For me, piano is symbol of what is stiff, proper and elegant. It doesn't have faults, it is perfect. Pianists are most perfectionist people in world. They should not and can not make mistakes especially when performing. That is how I viewed piano and pianists. But then, I just found out I was wrong. A few researches and I have once again proven that appearances can be deceiving.
The pianists we see play appear to be most formal and respectable stars on stage. They hold power and breath of audiences. They could look intimidating in their formal suits not to mention authority and air of arrogance they exude while on stage. They can be captivating.
But before we forget, these pianists are also human. And humans do make mistakes. Most of these mistakes can be frustrating and depressing. But then, there are also mistakes that are amusing and could also be totally hilarious. It shows how fun could be inserted even in most seemingly stuffy and proper event.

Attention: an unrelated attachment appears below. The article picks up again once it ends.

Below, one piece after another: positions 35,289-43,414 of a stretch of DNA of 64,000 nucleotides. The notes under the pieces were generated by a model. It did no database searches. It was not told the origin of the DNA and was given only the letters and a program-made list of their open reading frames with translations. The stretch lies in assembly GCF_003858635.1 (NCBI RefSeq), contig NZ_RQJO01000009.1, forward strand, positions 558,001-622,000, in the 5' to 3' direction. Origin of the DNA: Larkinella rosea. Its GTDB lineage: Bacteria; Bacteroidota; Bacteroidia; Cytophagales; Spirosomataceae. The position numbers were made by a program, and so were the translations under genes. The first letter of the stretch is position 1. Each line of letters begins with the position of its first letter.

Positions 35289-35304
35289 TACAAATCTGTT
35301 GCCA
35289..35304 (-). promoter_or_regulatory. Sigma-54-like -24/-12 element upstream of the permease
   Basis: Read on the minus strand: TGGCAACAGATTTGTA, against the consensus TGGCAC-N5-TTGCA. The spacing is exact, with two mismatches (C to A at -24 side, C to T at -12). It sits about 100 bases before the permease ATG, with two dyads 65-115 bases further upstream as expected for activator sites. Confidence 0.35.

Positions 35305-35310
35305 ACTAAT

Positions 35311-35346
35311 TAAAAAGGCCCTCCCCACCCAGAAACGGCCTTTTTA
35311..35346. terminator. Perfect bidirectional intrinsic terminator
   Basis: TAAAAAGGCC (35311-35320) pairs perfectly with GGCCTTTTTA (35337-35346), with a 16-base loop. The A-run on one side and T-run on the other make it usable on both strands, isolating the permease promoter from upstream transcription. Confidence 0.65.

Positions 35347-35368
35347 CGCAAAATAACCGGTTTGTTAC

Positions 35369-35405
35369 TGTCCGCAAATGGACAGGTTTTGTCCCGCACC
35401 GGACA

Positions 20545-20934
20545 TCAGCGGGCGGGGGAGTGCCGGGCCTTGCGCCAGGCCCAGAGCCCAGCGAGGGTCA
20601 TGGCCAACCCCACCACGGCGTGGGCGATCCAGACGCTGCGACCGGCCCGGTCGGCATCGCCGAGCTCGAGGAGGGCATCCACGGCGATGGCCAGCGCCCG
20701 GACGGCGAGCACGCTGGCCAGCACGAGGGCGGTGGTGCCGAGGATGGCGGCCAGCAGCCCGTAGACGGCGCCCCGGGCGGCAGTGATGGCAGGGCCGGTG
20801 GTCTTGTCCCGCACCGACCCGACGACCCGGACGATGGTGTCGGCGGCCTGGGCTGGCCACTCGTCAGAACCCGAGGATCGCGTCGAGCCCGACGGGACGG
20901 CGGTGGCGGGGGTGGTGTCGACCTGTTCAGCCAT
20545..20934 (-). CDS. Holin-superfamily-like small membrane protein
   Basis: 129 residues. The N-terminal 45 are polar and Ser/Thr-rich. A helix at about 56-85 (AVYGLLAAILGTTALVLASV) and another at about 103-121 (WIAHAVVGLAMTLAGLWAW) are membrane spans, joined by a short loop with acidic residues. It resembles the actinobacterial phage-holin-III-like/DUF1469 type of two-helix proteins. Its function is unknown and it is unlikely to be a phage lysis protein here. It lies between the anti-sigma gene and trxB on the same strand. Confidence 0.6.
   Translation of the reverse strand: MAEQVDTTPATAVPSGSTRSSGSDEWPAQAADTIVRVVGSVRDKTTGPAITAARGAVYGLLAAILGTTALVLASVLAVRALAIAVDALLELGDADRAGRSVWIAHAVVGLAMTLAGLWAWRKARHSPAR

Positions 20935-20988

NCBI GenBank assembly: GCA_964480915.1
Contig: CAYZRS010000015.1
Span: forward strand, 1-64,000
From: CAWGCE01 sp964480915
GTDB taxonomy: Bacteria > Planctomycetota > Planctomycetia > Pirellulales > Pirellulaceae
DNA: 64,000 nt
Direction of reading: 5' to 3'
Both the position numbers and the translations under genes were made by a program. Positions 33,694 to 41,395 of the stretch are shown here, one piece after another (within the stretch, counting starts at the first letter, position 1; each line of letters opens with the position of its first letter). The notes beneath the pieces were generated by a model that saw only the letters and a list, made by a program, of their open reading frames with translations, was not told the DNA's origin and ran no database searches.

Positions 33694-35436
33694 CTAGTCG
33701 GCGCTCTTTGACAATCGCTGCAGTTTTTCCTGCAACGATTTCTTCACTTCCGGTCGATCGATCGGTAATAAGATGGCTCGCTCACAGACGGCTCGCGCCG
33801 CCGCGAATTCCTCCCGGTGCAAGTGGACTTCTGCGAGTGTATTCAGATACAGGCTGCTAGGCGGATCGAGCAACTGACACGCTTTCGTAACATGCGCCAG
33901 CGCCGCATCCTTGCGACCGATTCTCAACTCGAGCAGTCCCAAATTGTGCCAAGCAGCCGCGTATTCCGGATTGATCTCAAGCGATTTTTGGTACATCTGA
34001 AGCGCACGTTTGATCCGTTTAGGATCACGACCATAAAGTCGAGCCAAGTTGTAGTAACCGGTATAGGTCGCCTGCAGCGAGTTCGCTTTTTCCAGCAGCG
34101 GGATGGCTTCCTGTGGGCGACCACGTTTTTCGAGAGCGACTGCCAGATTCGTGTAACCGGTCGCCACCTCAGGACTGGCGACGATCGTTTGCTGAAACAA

Here are some examples:
When asked for their definition of a piano, some famous musicians and musical enthusiasts have some famous replies:
•For David W. Barber (The Musician's Dictionary), a piano is a cumbersome piece of furniture found in many homes, where playing it ensures early departure of unwanted guests.
•Piano (n.) is a parlor utensil for subduing impertinent visitor. It is operated by depressing keys of machine and spirits of audience, according to Ambrose Bierce, an American journalist (The Devil's Dictionary). •A piano tuner is a person employed to come into home, rearrange furniture, and annoy cat. The tuner's chief purpose is to ascertain breaking point of piano's strings. Though these definitions may sound humorous, you can never miss ironies in it. Coming from people who live and breathe piano, these definitions seem odd. Here's more - when asked about their secrets in playing, you would certainly be surprised at how simple their secrets can be, and definitely applicable. •Australian pianist Artur Schnabel said, "I always make sure that lid over keyboard is open before I start to play". •"Nothing soothes me more after a long and maddening course of pianoforte recitals than to sit and have my teeth drilled", said George Bernard Shaw, a writer and a music critic.